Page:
Incident 2– Then, in another incident, a 60- years old woman was sexually raped by an auto-rickshaw driver, who used an iron rod to penetrate her when she was visiting her relative’s wedding. The driver was detained again but wasn’t convicted under Section 376 of the IPC, illustrating significant loopholes in Section 376 of the IPC.

As this pointed out several loopholes in Section 376 of the IPC, that deals with the punishment of rape crimes because digital rape, which involves a violation of a female’s dignity using fingers, foreign objects, or any other part of the human body, was not considered as a crime under any of the section under IPC. But after the Crime Amendment Act of 2013, the Supreme Court had to make a few revisions to its definition of rape in the Indian Penal Code. Given all these situations and horrific acts of crime, the definition of rape was broadened in 2013. By this new definition, rape is now described as “forcefully penetrating a woman’s vagina, mouth, anus, or urethra by a penis, any foreign object, or any other part of the body.”

Punishment for Digital Rape-

The penalties are set forth in the Indian Penal Code and the Public Order Crimes and Safety Act. The POCSO Act mandates a five-year prison sentence for offenders, and if the crime falls under Section 376 of the IPC, the perpetrator faces a sentence of 10 years to life in prison. There are several sections of POCSO devoted to penalties.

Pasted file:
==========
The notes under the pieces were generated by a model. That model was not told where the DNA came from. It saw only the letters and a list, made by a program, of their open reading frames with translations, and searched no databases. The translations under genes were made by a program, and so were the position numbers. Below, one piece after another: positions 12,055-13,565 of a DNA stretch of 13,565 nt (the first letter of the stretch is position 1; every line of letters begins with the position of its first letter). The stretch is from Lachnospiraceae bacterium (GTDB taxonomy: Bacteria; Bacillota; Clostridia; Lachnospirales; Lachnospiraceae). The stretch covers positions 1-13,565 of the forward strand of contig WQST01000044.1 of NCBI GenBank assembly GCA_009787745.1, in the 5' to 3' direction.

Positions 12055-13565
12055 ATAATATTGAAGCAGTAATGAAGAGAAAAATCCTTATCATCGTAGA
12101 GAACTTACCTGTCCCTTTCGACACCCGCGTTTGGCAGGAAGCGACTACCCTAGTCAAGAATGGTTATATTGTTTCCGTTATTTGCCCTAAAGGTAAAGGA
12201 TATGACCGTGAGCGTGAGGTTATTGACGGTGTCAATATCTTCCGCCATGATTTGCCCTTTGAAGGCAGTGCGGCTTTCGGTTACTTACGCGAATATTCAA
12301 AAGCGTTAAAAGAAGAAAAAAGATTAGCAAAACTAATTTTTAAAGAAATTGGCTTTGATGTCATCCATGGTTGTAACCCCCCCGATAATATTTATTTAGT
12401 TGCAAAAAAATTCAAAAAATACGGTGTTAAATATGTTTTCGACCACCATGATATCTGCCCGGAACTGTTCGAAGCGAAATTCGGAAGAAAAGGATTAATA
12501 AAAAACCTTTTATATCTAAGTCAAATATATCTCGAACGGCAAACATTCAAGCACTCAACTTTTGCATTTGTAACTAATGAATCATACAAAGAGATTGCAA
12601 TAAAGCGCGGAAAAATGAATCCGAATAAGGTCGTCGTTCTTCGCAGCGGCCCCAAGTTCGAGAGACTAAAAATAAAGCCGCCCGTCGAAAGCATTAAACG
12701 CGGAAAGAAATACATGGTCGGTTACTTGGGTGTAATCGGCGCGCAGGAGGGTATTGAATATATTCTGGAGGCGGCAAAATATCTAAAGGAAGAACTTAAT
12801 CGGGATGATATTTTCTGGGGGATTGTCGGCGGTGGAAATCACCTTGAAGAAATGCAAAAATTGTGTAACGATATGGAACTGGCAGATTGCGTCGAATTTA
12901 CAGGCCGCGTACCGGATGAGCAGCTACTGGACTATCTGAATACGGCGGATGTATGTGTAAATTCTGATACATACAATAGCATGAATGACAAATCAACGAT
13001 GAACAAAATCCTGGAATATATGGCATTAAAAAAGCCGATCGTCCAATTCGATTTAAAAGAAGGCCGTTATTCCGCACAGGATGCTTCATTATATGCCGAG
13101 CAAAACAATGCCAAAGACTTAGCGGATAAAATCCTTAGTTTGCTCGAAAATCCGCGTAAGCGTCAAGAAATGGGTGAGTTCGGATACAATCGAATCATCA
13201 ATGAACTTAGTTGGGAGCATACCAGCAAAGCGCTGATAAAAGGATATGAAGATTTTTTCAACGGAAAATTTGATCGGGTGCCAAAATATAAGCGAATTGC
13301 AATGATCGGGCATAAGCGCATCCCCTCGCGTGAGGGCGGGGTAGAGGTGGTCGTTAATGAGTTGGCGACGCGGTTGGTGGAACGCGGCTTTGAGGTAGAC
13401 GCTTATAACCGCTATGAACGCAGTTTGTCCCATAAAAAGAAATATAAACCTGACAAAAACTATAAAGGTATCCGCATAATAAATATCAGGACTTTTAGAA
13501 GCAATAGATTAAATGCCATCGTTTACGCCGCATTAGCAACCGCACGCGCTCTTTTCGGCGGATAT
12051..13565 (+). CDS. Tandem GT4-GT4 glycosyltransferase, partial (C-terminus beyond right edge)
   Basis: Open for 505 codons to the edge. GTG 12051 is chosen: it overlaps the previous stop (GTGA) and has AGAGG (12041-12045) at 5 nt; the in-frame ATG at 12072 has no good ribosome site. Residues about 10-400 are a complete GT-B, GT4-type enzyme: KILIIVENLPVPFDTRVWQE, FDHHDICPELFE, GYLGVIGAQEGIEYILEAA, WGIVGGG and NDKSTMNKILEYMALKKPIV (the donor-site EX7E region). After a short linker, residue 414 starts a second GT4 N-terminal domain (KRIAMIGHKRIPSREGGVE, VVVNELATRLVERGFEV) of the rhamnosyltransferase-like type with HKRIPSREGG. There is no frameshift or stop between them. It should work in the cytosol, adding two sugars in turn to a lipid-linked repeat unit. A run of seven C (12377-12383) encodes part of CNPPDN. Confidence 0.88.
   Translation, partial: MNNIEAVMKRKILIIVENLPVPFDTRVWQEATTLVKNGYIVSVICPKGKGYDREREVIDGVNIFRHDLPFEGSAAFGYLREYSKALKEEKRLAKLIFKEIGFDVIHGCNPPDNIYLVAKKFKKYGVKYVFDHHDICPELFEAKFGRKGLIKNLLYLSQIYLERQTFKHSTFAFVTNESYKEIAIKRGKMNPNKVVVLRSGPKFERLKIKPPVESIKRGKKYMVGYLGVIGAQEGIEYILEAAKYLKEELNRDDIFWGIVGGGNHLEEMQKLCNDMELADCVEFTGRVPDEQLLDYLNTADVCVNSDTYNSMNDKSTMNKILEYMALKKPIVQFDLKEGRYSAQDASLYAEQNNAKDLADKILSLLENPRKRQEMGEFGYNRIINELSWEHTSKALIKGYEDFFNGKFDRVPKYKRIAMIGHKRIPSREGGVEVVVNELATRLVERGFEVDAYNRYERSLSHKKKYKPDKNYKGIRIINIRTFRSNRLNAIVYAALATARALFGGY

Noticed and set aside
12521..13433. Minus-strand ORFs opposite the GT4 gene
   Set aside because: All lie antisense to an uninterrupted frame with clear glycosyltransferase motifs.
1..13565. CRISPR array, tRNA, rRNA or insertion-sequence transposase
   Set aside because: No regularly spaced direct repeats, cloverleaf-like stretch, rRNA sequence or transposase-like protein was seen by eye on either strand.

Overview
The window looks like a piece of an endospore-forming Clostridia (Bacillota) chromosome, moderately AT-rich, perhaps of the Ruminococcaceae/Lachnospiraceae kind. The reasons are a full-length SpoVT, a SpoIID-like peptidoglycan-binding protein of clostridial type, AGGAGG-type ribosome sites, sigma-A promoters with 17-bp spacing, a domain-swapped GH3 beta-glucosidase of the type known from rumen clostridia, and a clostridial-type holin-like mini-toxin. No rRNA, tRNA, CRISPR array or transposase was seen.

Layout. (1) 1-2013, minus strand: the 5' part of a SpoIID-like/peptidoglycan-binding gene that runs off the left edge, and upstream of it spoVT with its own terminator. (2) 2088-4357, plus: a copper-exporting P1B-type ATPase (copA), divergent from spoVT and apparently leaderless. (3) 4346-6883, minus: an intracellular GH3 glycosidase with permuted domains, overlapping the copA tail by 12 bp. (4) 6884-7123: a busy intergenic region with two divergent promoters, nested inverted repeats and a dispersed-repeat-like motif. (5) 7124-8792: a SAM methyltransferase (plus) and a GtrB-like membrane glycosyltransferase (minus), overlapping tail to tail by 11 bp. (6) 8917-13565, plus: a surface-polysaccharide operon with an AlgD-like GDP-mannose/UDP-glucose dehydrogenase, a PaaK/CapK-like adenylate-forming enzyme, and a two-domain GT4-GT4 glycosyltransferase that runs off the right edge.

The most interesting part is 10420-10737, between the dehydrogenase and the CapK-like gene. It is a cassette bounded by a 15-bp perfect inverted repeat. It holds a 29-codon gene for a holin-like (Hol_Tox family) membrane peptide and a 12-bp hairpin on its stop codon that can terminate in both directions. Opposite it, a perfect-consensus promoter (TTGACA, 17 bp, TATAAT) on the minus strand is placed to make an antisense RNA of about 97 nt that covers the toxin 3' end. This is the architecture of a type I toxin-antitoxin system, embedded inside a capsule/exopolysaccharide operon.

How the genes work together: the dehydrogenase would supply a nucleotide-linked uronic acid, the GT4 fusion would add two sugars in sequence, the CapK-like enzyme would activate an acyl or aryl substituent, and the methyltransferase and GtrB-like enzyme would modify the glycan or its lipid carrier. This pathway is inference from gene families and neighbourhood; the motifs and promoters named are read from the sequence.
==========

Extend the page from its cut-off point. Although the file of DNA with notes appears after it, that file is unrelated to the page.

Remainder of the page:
Section 3 of POCSO Act

Penetration sexual assault was already defined as “the insertion of any object or a part of the body, not being the penis, into the vagina, the urethra, or the anus of the child, or making the child do so with him or any other person,” according to Section 3 of the POCSO Act, before the definition of rape was updated in 2013. Not only do these two sections apply to situations of digital rape, but additional sections may be applied as well. These items are:

POCSO Act Subsections 5(m) and 6


  • A person who “commits penetrative sexual assault on a child below twelve years” is considered to have committed aggravated penetrative sexual assault, as defined in Section 5 of the POCSO Act. Section 3 defines penetrative sexual assault.

Penalties for aggravated penetrative sexual assault under this clause can be as severe as life in prison (for the rest of one’s natural life) or even the death penalty. The additional fine is substantial.

  • If you commit aggravated penetrative sexual assault, you could face life in prison, which means you’ll be locked up for the rest of your natural life, a hefty fine, or even the death penalty. Section 6. (1) Whoever commits aggravated penetrative sexual assault shall be punished with rigorous imprisonment for a term which shall not be less than twenty years, but which may extend to imprisonment for life.

The victim’s medical bills and rehabilitative costs shall be covered by the fine imposed under sub section (1) which shall be fair and reasonable.


After the Nirbhaya rape case, an immediate need was recognized to change the rape laws in India. Before 2013, digital rape wasn’t incorporated under the definition of rape. But after multiple horrendous rape cases, as stated above, the Supreme Court had to make a few revisions to its definition of rape, understanding that there are other ways that a man can employ to violate a woman or child’s dignity. Hence, maintaining all these incidents and horrible instances of crime, the definition of rape was enlarged in 2013, and rape is now described as “forcefully penetrating a woman’s vagina, mouth, anus, or urethra by a penis,any foreign object, or any other part of the body.”

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Article by Deepa Bajaj.